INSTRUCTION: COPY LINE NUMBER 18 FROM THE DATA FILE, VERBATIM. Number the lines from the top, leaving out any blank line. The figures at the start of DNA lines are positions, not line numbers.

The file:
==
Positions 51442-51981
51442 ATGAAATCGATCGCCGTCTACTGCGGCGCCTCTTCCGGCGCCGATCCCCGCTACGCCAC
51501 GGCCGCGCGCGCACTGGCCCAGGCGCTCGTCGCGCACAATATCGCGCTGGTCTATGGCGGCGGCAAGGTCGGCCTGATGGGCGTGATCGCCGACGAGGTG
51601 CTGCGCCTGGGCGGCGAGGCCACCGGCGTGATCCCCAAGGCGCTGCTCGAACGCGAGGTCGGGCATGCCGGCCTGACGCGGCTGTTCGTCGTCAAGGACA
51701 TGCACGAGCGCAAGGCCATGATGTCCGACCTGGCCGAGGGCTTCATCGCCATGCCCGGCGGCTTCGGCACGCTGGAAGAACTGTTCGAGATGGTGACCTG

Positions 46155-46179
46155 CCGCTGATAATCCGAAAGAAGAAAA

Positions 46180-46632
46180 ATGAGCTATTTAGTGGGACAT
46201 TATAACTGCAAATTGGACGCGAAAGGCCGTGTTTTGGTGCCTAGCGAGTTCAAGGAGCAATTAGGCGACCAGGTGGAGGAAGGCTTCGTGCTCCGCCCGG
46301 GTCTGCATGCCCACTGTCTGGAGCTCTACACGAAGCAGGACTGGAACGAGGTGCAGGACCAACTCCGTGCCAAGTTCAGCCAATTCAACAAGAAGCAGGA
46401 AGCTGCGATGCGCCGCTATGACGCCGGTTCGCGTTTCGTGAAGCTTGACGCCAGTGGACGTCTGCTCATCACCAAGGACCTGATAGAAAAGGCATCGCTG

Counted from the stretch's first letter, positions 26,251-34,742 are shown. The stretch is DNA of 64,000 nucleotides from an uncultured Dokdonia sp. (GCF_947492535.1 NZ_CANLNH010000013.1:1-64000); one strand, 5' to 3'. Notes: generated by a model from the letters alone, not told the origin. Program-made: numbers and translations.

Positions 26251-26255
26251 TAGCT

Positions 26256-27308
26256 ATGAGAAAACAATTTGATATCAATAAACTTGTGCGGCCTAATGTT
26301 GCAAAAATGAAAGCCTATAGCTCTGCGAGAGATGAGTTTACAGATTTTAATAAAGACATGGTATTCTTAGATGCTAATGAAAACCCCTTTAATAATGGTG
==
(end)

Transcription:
26301 GCAAAAATGAAAGCCTATAGCTCTGCGAGAGATGAGTTTACAGATTTTAATAAAGACATGGTATTCTTAGATGCTAATGAAAACCCCTTTAATAATGGTG